The Hermeneutical Value of Bodily Experiences for Art History Research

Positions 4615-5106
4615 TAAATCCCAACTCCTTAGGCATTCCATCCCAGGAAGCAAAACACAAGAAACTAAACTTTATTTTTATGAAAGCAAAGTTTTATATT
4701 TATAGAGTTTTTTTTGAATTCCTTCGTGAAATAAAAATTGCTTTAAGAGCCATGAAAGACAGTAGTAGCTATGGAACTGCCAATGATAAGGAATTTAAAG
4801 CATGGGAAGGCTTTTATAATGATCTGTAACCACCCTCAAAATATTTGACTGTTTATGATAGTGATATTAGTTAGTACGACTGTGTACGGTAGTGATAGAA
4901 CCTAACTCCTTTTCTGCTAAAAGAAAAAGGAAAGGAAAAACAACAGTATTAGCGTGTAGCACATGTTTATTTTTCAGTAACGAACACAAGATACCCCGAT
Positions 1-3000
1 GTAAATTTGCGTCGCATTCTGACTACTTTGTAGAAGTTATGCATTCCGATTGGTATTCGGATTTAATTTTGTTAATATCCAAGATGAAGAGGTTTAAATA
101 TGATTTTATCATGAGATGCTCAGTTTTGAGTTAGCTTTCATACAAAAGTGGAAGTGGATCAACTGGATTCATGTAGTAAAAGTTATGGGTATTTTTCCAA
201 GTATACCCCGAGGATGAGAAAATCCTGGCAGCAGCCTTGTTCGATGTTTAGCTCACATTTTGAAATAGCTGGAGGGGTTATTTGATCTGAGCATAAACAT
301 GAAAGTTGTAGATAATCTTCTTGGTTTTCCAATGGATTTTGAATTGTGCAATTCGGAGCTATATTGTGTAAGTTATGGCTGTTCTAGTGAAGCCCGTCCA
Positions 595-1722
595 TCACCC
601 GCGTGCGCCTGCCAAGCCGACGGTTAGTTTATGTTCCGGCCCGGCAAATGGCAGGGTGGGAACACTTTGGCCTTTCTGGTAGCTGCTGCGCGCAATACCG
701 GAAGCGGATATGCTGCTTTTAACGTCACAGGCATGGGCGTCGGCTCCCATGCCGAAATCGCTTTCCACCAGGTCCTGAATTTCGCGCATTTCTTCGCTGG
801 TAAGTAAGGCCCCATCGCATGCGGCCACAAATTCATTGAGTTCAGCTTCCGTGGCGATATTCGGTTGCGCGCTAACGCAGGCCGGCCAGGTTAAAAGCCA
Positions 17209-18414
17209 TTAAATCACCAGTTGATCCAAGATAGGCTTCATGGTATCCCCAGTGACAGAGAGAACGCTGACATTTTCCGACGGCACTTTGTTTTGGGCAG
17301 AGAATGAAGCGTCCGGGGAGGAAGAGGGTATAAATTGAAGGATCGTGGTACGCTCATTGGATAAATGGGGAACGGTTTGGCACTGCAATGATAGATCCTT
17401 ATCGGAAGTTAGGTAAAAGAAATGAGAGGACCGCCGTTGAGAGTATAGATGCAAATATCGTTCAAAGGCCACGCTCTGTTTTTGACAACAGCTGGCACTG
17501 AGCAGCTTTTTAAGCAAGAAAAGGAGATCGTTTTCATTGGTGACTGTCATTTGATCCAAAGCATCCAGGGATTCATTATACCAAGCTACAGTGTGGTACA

What does the observation of people walking have to do with interpreting paintings or other artworks, past or present? Can an old painting be ‘activated’ or invite the viewer to participate and experience it more actively? In this paper, I discuss some examples in which my own art research practice has found in bodily movements unexpected sources and ways to interpret paintings of the nineteenth and twentieth century, useful for expanding the analysis and understanding of the events in images. In this sense, I challenge the contemporary idea of an explicit viewer activating an artwork by exploring its utility when engaging art pieces of other time periods. I argue, without proposing a formula valid for every form of art, that bodily experiences like walking, observation exercises of bodies in motion, and even dance, might have a hermeneutical value when interrogating artworks. This approach offers new challenging ways of practicing art historical research and it encourages researchers to recognise these bodily experiences within the frame of their academic discourse.